“Theater is all about freedom of expression and free dialogue,” the board said in a statement.

    “Since when has anything been taboo in art? If this invisible list of prohibitions were to prevail, we would have to strike masterpieces of literature, cinema and theater from existence,” it said.

    “Art ought to host the voice of the victims but also of wrongdoers. Or no Shakespeare play would be staged,” it said.

    On Thursday National Theater artistic director Stathis Livathinos decided to scrap the play, named “Nash’s Equilibrium,” claiming that he did not want to give the impression it condones “criminals forever condemned in the conscience of the Greek people.”

    In a statement, Livathinos expressed his regret that the play had become the “subject of political exploitation,” adding that there had been threats of violence aimed at the actors and theater-goers.

    The staging of the play has sparked a heated debate on Greek media and social media regarding art, politics and the limits of free expression.

    In a statement on Friday, the ruling SYRIZA party said the decision to scrap the play was a “sad development.”

    “Our solidarity with the families of the victims of N17 is a given, but so is our defense for the freedom of artistic expression,” it said.

    Some 300-400 people rallied outside the National Theater late on Friday following a Facebook call against “censorship.”

    Os Edo (Enough), an organization which represents relatives of the victims of terrorism, slammed the play, saying that “it is clear that the absolution of Mr Xiros is some people’s constant and persistent priority.”

    The US Embassy in Athens was also drawn into the debate.

    “While art should not be censored, we join Os Edo in questioning if the public should fund the art of a terrorist,” a tweet from the embassy said.

  14. Blonde teen radicalised by ISIS videos jailed for nine years after stabbing mum to death (express, Jan 29, 2016)

    “A BLONDE teenage girl radicalised after endlessly watching gruesome ISIS beheading videos has been jailed for stabbing her mother to death.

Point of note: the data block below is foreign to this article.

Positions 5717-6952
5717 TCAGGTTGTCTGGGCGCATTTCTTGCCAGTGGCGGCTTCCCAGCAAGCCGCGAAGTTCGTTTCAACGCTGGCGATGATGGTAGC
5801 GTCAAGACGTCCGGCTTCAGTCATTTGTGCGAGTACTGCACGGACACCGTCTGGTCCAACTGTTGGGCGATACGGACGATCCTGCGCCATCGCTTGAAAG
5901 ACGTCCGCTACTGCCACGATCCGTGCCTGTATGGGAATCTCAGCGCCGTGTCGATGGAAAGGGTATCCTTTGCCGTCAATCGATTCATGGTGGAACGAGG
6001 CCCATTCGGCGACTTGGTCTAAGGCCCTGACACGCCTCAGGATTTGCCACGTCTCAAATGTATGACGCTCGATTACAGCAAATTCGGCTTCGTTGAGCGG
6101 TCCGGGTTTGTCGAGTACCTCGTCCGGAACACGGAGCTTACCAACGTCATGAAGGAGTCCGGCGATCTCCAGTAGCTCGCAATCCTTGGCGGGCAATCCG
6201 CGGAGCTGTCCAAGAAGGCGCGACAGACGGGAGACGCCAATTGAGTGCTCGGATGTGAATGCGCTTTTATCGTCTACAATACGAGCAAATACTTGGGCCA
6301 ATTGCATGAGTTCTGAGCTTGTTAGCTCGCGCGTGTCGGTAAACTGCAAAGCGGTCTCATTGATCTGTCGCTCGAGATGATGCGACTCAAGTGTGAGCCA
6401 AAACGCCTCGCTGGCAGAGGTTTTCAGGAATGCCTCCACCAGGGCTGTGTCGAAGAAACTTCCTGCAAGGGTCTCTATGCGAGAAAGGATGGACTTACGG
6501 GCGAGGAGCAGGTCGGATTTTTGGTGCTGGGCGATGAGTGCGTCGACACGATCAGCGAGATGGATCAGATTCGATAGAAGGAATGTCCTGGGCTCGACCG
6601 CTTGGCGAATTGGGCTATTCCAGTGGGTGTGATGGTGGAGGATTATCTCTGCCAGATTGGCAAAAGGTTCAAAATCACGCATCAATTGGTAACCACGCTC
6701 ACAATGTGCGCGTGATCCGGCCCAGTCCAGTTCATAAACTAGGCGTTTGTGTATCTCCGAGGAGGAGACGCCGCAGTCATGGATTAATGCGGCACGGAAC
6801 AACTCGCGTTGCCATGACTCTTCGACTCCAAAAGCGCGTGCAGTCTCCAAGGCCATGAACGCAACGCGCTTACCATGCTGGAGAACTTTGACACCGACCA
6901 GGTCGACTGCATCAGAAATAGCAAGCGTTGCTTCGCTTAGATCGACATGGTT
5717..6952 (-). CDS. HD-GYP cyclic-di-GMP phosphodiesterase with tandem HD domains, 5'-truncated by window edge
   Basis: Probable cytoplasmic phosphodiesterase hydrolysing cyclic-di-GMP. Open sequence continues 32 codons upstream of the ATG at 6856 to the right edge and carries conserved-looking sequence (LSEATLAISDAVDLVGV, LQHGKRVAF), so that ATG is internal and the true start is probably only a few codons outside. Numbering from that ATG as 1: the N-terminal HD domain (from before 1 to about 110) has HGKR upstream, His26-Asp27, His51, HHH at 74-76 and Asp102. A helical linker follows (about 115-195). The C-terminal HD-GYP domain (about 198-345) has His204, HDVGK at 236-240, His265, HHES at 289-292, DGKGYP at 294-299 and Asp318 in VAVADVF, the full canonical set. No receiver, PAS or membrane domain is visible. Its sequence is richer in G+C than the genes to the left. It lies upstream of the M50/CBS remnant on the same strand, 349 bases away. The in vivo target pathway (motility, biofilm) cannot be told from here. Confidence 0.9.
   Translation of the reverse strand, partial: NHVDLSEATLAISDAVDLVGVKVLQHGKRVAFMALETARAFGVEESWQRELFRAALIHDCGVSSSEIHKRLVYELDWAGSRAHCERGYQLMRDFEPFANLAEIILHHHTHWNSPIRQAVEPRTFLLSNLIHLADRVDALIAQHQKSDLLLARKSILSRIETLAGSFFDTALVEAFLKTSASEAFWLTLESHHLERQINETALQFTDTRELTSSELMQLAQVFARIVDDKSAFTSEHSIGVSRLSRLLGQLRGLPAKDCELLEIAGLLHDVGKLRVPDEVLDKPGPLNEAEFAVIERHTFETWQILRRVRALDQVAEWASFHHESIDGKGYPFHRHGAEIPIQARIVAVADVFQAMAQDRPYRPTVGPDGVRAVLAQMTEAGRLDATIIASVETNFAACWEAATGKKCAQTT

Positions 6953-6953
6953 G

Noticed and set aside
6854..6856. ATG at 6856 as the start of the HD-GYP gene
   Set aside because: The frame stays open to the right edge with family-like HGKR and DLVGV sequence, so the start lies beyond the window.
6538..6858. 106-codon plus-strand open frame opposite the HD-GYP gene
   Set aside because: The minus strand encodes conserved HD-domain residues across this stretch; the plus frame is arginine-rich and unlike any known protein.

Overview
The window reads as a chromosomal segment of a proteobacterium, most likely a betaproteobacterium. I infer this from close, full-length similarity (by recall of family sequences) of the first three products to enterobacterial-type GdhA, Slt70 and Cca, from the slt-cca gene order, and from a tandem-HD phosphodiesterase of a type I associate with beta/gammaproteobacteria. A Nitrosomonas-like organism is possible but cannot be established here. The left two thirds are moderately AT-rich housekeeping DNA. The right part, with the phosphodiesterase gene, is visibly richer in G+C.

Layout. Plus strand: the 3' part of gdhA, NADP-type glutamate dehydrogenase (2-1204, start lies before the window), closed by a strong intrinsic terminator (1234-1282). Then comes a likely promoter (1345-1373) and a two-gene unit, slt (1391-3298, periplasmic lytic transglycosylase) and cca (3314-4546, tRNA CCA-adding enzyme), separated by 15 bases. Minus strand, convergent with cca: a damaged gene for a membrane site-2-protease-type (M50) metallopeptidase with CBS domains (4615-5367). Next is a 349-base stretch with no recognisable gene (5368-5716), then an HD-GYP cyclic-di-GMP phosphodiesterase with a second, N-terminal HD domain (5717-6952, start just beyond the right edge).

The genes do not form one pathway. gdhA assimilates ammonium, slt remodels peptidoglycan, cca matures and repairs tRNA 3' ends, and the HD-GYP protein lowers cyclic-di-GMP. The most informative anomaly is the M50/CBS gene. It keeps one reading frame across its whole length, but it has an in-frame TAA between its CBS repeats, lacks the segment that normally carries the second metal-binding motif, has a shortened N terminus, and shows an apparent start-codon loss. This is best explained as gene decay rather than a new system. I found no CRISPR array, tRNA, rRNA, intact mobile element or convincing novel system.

Lisa Borch, aged 15 at the time of the murder, was sentenced to nine years behind bars after and she and her boyfriend Bakhtiar Mohammed Abdulla, 29, stabbed her mother Tina Römer Holtegaard at least 20 times.

    The attack, at her family home in Kvissel, northern Denmark, in October 2014, came after Borch, now 16, had watched the killings of British hostages Alan Henning and David Haines online.

    During the first trial in September, the court was told how Borch had become obsessed with radical Islam….”

  15. Lebanon returns Israeli vulture cleared of spying (BBC, Jan 29, 2016)

    “A huge vulture detained in Lebanon on suspicion of spying for Israel has been returned home after UN peacekeepers intervened, Israeli officials said.

    The bird, which has a 1.9m (6ft 5in) wing span, flew over the border from an Israeli game reserve and was caught by Lebanese villagers on Tuesday.

    They became suspicious as the griffon vulture had a tracking device attached to its tail.
    It is part of a conservation project to reintroduce raptors to the Middle East.

    Wildlife officials say the vulture was brought from Spain last year and set free about a month ago in the Gamla Nature Reserve in the Israeli-occupied Golan Heights.

    Tel Aviv University is involved in tracking the bird, and as well as a GPS transmitter, it had tags on its wings and an engraved metal ring on its leg saying: “Tel Aviv Univ Israel”.

    Wildlife officials in Israel were alerted to its capture when photos of the tied-up bird appeared on social media…”

  16. German feminist welcomes refugees: ‘Better rapists than racists’

    A Facebook page for the radical left in Germany had a message for young women: “diversity is more important than your security.”

    Rote Antifa posted a picture of young feminist on Thursday, holding a sign that stated she preferred rapists from Syria and North Africa over nationalists in Germany who have demanded Chancellor Angela Merkel stop taking in more refugees.

    “Prefer sexually active fugitive as German racists,” was featured as the pictures caption.

    Germany cities with high levels of refugees have been plagued with explosive increases in sexual assaults over the last few months.

    The city of Cologne saw more than a thousand refugees molesting, assaulting, and raping young German women on New Years Eve alone.

    Mayor Henriette Reker responded by telling women that they should think about covering up before going out on the town.

    Women aren’t the only victims of this mass influx of people from vastly different cultures, and transgendered women have also been the victims of stoning in the city of Dortmund.

    Attacks against gay and lesbian refugees has become so bad that Germany had to set up separate housing units for them out of fear that they would be attacked by their fellow asylum seekers.

    All of these cases of the brutality and assault of destroyed Merkel’s record, and 40 percent of Germans are now demanding that she resign in disgrace.

    Still the radical left stands by the policy of diversity at all cost — even if it results in the massive assault, rape, and murder of feminists and gays.